IMF, in its world economic outlook, has forecast India to touch a growth rate of 7.5% in 2019. India’s innovative, creative and economic potential would be realised.



Today, as the world’s largest annual gathering of social and political influencers from the world of business, Davos acts as a primer of change, facilitating dialogue amongst international leaders and visionaries. Quickly emerging as a platform to ideate, innovate and drive change at a global scale and throw in the big ideas and the occasional Google moonshots too. With over 2,500 attendees, the context for “trickle-nomics” for the future is influenced here—with multifaceted takeaways, for both international and domestic addresses.

In the wake of geopolitical headwinds highlighted in 2018, the start of 2019 is speckled with rising concerns of a synchronised global slowdown. With the US-China trade war, Brexit concerns, China’s slowest growth rate in 30 years, fall in Russian oil prices and Brazil’s political instability, this “crisis of faith” in internationalisation requires an outlook of positivity and collaboration to solve the world’s issues. In this regard, the world is turning towards India.

International Monetary Fund (IMF), in its world economic outlook update has forecast India to touch a growth rate of 7.5% in 2019, accelerating further to 7.7% in 2020 (outperforming China’s 6.2% for the same period). India’s position as a bright spark amidst emerging global chaos has further been cemented through a boost in Ease of Doing Business (EoDB) rankings to 77 from 100 in 2018, as well as policy reforms—such as GST, demonetisation, Insolvency and Bankruptcy Code and increasing FDI flows.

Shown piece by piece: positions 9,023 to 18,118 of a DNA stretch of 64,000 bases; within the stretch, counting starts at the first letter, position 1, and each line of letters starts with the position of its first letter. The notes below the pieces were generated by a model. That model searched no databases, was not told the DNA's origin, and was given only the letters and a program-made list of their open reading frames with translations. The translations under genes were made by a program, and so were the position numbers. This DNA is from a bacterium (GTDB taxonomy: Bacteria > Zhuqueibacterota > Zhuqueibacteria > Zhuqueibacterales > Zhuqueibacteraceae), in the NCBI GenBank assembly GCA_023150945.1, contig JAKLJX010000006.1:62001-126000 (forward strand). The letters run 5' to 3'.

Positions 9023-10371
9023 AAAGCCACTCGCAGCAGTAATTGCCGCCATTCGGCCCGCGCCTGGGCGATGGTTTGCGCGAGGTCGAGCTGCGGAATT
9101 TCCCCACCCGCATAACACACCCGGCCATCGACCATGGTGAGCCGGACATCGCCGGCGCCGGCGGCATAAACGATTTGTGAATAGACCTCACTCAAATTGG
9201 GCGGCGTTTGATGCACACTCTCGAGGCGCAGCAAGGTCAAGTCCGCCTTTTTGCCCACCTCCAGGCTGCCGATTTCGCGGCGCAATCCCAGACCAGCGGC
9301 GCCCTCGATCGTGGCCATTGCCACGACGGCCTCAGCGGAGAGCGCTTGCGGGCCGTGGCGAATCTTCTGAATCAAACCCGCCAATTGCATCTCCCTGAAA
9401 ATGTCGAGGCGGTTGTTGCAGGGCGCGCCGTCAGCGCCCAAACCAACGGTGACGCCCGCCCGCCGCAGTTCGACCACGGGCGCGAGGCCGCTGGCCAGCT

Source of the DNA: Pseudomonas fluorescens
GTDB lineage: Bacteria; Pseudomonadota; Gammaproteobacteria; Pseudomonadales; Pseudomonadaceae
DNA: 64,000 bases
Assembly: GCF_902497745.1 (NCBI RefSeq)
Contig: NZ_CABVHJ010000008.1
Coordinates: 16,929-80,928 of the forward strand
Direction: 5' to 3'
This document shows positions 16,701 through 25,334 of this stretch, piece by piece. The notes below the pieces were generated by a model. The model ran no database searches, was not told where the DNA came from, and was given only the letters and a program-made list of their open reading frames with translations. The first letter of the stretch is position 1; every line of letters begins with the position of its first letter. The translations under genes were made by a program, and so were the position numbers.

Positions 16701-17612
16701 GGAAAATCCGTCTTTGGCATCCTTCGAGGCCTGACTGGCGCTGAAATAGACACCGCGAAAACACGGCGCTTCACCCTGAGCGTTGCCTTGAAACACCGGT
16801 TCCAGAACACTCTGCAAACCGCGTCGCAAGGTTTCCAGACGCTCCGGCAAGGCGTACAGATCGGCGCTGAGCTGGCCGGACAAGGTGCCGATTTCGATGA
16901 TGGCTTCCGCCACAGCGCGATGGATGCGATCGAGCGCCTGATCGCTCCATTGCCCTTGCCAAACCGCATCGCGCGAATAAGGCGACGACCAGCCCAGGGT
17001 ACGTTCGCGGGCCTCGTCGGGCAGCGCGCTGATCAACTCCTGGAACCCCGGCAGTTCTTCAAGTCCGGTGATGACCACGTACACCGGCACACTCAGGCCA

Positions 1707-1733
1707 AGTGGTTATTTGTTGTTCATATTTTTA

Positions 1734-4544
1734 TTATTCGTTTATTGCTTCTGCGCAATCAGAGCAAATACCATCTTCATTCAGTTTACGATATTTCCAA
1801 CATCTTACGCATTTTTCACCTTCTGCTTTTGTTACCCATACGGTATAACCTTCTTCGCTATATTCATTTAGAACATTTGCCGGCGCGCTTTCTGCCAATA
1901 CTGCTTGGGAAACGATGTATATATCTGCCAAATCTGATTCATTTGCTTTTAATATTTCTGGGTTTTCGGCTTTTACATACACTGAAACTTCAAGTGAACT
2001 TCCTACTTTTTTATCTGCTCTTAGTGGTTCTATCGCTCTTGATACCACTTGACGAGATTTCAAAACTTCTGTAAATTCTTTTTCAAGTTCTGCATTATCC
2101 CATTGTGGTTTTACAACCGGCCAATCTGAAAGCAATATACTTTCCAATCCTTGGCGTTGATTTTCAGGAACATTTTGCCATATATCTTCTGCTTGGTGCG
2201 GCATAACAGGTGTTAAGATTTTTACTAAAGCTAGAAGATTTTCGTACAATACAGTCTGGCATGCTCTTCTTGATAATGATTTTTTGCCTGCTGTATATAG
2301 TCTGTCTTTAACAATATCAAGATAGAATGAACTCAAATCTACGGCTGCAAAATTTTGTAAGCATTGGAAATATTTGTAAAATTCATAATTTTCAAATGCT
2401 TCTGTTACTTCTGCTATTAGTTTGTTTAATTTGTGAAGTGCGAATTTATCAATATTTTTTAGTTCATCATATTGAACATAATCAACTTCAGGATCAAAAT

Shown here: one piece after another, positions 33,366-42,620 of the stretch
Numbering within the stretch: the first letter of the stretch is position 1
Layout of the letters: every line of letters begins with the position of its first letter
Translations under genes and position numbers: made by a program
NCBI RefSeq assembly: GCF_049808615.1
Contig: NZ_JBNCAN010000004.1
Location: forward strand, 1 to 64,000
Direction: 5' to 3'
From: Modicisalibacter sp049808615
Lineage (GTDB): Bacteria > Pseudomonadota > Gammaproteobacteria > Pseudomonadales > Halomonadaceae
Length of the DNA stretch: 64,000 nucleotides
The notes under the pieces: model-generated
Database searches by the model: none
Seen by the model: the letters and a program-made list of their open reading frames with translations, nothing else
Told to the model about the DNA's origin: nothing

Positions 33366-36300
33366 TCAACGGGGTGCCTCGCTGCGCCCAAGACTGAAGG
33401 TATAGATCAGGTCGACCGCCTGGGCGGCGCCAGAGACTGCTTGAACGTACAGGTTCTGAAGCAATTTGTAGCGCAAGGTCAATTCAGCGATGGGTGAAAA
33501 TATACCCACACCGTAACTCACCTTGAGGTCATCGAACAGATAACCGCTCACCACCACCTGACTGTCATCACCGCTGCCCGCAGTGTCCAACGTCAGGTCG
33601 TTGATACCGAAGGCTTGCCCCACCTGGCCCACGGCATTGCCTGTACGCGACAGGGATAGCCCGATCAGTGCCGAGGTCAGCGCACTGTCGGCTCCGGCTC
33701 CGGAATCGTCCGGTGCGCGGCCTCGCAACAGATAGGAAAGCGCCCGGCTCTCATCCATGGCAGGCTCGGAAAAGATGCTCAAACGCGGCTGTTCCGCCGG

With India as an emerging superpower, the socio-economic themes highlighted at the World Economic Forum (WEF) as at many other international fora, resonate as core focus areas to accelerate its journey to the future.


Firstly, there is greater economic impetus on building a narrative of economic opportunity for all across sectors, with a “digital first” focus. Government of India’s (GoI) cornerstone initiatives, such as Skill India and Digital India, have played a pivotal role in building job creation opportunities to unlock India’s vast demographic dividend and reduce the digital and global divide. This is important as it has been projected that India’s working age population will increase by around 12 million per year until 2030 and given the significant shift in the very nature of industry, the “future of jobs and work” will undergo an evolutionary change. EY’s projections for 2022 envisage 37% of working population revamping skills and 9% in absolutely new jobs, it is of vital importance to have an enabling policy ecosystem as well. This also emphasises the need for global companies to make digital a personal crusade—no longer as an option but a natural progression.


Secondly, there has been consistent result oriented investments in the focus areas of digital economy—research & development, IP creation, digital capacity building, data privacy and governance, etc.—and citizen welfare, through socio-economic balance in budgets and tech for humanity. With mobile phone penetration projected to touch 90% and internet users touching 850 million by 2022, India’s digital economy opportunities are estimated at USD 1 trillion by 2025. Initiatives such as the “Bharat Net” would result in 2.5 lakh villages being internet ready by 2021. The focus on digital infrastructure, e-governance and the growing startup ecosystem combined with the tenets of favourable demographics are facilitating change in “investment mindsets”, as well as sector wide growth in keystone social segments. Further, considering that data is the new oil, and India being one of the largest generators, India needs to emerge as a leader in international data governance movements in platforms such as G20 and WTO, apart from ensuring due importance in policy and the interests of the sovereign state.